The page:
More than half of students from low‑income households
$0 still needed
My students need light bulbs, wire, bells, and motors to experiment with electromagnetism and build electrical circuits.
Did you ever have the opportunity to play with electricity as a child? My class offers a safe way to experiment with electricity and how it all comes together to provide the modern-day conveniences we all have.
My school is a small Pre-K through 8th grade school in a rural area.
Since the students attend our school for up to 10 years, we have a family-type atmosphere. The majority of our students are white, with Hispanic students running a close second. Our school enrollment is 53% free/reduced lunch.
In my class, students are given wires, sockets, bulbs, batteries, and hinge switches to experiment with building different types of circuits. This is an extension of my curriculum addressing energy and electricity. So often, kids (and adults too) take for granted the simple conveniences around them, such as electricity. I direct my students' attention at the "whys" of those simple, everyday items that we often overlook.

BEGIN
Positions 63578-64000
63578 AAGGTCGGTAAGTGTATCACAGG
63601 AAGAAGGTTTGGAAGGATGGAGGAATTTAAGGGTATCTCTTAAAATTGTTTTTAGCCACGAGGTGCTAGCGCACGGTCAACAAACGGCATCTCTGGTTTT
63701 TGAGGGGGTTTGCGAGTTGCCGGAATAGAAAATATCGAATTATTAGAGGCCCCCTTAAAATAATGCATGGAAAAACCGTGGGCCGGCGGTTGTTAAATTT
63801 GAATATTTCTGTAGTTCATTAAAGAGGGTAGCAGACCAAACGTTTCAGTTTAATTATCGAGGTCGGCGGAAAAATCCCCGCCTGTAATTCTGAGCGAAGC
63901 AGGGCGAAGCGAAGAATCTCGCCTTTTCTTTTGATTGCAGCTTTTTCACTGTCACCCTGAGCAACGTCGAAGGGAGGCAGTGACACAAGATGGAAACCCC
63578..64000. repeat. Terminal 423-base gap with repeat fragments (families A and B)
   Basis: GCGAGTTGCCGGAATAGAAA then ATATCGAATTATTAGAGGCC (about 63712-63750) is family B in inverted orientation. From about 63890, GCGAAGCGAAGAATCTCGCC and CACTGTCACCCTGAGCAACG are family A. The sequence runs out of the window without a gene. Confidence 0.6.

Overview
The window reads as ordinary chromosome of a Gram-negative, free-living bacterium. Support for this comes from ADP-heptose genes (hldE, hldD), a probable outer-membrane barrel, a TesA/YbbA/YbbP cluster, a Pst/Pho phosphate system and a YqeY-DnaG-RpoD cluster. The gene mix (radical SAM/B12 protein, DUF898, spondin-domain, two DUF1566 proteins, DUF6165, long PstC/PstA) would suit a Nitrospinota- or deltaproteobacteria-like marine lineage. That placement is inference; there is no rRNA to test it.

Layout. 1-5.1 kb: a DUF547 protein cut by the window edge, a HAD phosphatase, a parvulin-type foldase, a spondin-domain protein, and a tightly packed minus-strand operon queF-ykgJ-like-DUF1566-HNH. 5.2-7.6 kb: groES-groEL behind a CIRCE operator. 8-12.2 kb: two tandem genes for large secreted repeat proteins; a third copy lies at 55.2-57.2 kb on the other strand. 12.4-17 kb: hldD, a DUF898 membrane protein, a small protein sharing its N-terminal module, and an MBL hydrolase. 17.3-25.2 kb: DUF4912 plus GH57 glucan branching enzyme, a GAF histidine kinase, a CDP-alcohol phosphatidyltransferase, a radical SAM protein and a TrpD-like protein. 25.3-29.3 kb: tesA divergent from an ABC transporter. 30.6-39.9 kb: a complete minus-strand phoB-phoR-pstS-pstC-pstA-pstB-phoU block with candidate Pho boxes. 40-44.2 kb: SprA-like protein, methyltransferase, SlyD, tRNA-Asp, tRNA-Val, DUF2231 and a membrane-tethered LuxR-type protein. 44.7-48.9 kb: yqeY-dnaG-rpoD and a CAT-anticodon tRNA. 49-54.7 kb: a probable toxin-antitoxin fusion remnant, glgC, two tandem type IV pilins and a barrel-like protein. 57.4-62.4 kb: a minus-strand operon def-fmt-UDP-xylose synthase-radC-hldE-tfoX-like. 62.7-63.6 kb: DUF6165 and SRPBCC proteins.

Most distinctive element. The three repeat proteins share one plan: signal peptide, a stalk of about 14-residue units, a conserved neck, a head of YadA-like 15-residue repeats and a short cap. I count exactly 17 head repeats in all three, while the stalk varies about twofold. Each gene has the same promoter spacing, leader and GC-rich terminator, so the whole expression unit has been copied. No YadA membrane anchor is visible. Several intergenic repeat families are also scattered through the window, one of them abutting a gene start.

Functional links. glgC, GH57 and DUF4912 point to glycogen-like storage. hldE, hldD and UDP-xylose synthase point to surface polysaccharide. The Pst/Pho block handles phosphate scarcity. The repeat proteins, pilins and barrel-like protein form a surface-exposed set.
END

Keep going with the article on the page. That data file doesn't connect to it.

I have supplies for these activities already, however, some of my materials have been used for many, many years and need to be replaced. Light bulbs have burned out, wire has run out, and bells have broken from overuse. I have experimented with "The World's Simplest Motor" and believe that it is a wonderful way to teach the relationship between electricity and magnetism.
I once heard, "learning science from a textbook is like taking a vacation by reading a travel brochure." If science is not experienced, it is really not learned at all.
I try to implement hands-on learning as much as possible in my classroom so that I know my students just don't have knowledge but experience as well.
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